Tibbets went on to command a B-17 bomber squadron in Europe. He piloted a “Flying Fortress” dubbed the “Red Gremlin.” What he is best remembered for is the “Enola Gay,” a B-29 bomber named for his mother, he flew that dropped the first atomic bomb on Hiroshima, Japan helping end World War II.

“In Iceland, on our way over, one of our P-38 pilots shot down a four-engine German observation bomber. What was important about that was it may have been the earliest engagements where an America pilot destroyed a German bomber during World War II,” he said.

“After flying to Scotland and on to England we embarked for North Africa landing in Algeria on Nov. 9, 1942. We moved on to Tebessa, Youks Les Bains, not far from the Tunisian border, where we took over an old French airfield,” Virgili said. “The one and only redeeming feature about the area was a Roman bath with clean, warm running water we used regularly while we slept in pup tents in the desert.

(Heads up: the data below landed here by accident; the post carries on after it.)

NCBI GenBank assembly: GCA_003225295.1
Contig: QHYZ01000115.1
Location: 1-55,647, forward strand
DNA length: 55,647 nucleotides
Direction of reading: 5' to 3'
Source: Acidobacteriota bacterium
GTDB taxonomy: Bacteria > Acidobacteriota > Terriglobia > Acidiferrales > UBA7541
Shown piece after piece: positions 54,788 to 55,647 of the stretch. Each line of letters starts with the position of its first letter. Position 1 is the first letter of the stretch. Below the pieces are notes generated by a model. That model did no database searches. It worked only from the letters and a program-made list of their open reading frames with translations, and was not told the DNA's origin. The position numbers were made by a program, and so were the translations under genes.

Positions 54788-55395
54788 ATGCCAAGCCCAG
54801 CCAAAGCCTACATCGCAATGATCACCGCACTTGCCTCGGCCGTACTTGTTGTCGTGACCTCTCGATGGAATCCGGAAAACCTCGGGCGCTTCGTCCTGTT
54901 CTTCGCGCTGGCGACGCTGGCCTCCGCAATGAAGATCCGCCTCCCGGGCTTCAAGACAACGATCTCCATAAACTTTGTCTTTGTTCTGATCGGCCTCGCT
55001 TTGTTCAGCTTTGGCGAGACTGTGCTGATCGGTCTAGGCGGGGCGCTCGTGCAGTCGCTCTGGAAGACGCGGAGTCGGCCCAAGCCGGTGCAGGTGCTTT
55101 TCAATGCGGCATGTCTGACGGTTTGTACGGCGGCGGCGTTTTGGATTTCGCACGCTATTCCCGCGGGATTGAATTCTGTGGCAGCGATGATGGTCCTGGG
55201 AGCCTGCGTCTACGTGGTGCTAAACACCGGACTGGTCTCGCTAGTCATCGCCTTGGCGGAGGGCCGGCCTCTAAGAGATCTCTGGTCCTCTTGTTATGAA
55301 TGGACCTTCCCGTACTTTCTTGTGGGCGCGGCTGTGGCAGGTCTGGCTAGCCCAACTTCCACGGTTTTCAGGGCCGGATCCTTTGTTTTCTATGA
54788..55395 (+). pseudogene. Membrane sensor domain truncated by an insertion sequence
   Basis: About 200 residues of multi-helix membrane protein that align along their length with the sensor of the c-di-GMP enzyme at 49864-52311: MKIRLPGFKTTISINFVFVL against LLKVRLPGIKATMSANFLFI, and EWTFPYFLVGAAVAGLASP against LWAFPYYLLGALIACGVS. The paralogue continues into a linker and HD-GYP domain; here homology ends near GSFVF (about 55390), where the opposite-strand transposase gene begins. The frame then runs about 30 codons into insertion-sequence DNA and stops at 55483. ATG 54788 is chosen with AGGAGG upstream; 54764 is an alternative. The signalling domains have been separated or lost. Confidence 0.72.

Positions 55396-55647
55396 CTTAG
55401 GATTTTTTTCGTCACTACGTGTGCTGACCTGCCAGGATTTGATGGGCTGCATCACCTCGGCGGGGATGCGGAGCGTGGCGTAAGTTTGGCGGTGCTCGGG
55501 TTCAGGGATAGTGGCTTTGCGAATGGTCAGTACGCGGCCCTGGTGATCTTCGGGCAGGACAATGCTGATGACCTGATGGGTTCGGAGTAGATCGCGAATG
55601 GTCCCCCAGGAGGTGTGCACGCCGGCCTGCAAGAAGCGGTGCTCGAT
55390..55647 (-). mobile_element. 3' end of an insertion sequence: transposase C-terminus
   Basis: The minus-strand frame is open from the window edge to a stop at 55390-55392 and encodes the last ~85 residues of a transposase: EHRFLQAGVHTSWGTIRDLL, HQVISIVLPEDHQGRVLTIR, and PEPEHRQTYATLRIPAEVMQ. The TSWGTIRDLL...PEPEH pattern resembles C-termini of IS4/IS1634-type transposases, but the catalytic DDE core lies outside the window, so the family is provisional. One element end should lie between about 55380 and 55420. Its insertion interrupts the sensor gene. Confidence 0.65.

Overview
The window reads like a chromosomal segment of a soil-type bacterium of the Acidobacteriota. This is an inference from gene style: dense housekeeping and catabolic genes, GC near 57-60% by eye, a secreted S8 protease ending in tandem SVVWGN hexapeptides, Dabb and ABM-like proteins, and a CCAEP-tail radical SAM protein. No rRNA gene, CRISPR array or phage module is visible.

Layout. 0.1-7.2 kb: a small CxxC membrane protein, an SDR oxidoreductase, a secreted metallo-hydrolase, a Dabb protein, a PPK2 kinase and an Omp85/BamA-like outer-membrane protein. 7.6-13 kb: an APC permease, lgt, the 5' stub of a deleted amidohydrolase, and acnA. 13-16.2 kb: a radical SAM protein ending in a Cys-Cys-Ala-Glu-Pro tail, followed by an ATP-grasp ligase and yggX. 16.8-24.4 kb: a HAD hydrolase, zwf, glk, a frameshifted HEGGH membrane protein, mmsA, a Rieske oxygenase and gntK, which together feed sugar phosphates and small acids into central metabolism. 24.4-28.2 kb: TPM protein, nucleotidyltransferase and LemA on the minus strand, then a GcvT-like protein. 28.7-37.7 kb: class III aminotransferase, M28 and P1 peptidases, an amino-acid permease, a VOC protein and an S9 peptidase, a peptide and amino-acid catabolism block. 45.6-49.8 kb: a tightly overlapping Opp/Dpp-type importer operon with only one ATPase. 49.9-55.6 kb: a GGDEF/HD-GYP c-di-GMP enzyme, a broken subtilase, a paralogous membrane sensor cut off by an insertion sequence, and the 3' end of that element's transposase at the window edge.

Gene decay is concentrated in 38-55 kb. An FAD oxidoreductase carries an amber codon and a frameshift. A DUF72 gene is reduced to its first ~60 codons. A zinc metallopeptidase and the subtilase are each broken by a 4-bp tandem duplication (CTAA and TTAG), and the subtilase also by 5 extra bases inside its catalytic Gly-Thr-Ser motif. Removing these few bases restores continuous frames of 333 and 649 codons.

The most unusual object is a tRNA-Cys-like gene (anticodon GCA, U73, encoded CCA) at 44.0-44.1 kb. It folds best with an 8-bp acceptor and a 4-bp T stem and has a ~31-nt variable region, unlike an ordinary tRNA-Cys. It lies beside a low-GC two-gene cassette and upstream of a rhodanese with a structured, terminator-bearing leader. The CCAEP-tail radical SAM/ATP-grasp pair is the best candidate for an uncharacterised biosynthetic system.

This Roman bath in Tusenia, North Africa built 2000 years ago provided hot water bathing for American troops fighting Rommel's forces in the desert during World War II. Photo provided

This Roman bath in Tusenia, North Africa built 2000 years ago provided hot water bathing for American troops fighting Rommel’s forces in the desert during World War II. Photo provided

“We celebrated our first Thanksgiving of the war in North Africa. We found a native who swapped us a goose for a mosquito net. With nostalgic memories of past Thanksgivings we built a spit and started an open fire. It turned out the goose was old and tough, but we enjoyed our Thanksgiving in North African anyway. Sadly it was not to be our last Thanksgiving away from home.”